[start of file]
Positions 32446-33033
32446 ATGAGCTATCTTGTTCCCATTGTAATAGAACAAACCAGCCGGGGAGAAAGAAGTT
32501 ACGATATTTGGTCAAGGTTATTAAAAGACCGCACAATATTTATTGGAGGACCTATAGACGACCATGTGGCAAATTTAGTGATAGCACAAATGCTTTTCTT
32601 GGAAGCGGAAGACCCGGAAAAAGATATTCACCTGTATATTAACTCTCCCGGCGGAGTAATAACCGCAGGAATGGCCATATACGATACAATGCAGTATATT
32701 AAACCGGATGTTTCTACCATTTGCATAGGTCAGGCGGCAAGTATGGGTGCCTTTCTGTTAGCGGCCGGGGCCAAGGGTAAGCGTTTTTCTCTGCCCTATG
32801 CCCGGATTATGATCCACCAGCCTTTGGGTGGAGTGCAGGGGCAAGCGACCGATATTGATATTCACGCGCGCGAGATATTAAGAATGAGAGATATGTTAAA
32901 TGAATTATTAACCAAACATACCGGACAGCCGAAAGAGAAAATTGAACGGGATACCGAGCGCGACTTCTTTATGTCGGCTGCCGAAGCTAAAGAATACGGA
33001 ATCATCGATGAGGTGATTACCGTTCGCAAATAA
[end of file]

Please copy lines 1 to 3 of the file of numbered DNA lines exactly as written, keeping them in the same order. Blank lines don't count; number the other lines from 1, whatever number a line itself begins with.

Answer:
Positions 32446-33033
32446 ATGAGCTATCTTGTTCCCATTGTAATAGAACAAACCAGCCGGGGAGAAAGAAGTT
32501 ACGATATTTGGTCAAGGTTATTAAAAGACCGCACAATATTTATTGGAGGACCTATAGACGACCATGTGGCAAATTTAGTGATAGCACAAATGCTTTTCTT